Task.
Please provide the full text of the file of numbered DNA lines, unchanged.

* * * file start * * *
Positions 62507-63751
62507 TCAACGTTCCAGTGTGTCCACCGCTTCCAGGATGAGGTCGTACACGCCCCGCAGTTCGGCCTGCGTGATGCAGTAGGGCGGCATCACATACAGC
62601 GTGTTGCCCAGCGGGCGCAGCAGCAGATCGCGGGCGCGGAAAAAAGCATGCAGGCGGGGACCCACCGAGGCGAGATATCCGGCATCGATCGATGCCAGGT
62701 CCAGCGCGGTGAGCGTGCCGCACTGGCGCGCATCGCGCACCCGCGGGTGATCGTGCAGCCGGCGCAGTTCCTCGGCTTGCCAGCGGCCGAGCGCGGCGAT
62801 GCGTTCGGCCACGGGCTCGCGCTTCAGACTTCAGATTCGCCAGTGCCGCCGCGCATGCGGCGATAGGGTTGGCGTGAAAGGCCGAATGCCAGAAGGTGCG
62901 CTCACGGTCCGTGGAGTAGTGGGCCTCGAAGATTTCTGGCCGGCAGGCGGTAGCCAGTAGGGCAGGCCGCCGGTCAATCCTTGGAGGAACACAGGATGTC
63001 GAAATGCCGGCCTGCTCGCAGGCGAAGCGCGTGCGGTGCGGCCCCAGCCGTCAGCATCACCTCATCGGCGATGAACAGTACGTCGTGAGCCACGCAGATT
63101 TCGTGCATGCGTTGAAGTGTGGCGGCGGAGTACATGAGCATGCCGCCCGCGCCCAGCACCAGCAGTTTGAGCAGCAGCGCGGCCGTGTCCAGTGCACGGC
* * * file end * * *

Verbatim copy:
Positions 62507-63751
62507 TCAACGTTCCAGTGTGTCCACCGCTTCCAGGATGAGGTCGTACACGCCCCGCAGTTCGGCCTGCGTGATGCAGTAGGGCGGCATCACATACAGC
62601 GTGTTGCCCAGCGGGCGCAGCAGCAGATCGCGGGCGCGGAAAAAAGCATGCAGGCGGGGACCCACCGAGGCGAGATATCCGGCATCGATCGATGCCAGGT
62701 CCAGCGCGGTGAGCGTGCCGCACTGGCGCGCATCGCGCACCCGCGGGTGATCGTGCAGCCGGCGCAGTTCCTCGGCTTGCCAGCGGCCGAGCGCGGCGAT
62801 GCGTTCGGCCACGGGCTCGCGCTTCAGACTTCAGATTCGCCAGTGCCGCCGCGCATGCGGCGATAGGGTTGGCGTGAAAGGCCGAATGCCAGAAGGTGCG
62901 CTCACGGTCCGTGGAGTAGTGGGCCTCGAAGATTTCTGGCCGGCAGGCGGTAGCCAGTAGGGCAGGCCGCCGGTCAATCCTTGGAGGAACACAGGATGTC
63001 GAAATGCCGGCCTGCTCGCAGGCGAAGCGCGTGCGGTGCGGCCCCAGCCGTCAGCATCACCTCATCGGCGATGAACAGTACGTCGTGAGCCACGCAGATT
63101 TCGTGCATGCGTTGAAGTGTGGCGGCGGAGTACATGAGCATGCCGCCCGCGCCCAGCACCAGCAGTTTGAGCAGCAGCGCGGCCGTGTCCAGTGCACGGC